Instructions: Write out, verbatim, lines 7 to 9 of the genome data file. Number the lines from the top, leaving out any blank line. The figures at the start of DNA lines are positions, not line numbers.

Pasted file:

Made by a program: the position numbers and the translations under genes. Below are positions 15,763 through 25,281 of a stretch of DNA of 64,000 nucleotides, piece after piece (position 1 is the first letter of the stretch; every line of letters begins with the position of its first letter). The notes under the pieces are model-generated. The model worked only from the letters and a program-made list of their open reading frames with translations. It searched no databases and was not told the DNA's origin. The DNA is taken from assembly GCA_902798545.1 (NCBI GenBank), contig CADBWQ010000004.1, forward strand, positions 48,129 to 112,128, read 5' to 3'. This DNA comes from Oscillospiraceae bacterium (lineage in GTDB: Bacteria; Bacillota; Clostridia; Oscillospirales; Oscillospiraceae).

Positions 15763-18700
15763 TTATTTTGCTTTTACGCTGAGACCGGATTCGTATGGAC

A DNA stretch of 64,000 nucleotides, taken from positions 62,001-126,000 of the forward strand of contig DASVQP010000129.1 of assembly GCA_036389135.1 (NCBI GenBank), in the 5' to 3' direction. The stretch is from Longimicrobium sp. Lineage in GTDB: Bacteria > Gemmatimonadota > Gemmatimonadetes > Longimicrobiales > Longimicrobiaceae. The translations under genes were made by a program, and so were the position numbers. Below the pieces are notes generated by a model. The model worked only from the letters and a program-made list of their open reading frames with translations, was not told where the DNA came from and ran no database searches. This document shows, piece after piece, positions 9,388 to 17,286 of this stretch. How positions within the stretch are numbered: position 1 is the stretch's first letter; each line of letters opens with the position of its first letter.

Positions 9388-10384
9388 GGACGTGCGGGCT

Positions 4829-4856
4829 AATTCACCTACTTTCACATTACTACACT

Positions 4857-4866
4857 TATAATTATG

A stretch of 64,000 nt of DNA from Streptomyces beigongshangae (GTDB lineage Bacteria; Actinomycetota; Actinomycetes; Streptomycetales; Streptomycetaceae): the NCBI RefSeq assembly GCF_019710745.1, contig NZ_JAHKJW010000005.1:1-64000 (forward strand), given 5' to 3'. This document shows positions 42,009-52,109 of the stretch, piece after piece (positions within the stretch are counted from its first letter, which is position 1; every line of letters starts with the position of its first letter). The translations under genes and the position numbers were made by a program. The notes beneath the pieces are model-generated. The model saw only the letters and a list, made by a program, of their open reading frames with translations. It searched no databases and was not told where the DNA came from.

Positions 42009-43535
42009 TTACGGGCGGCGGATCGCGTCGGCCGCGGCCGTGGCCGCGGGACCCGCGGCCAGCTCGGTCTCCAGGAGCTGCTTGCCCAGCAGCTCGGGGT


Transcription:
Positions 4829-4856
4829 AATTCACCTACTTTCACATTACTACACT

Positions 4857-4866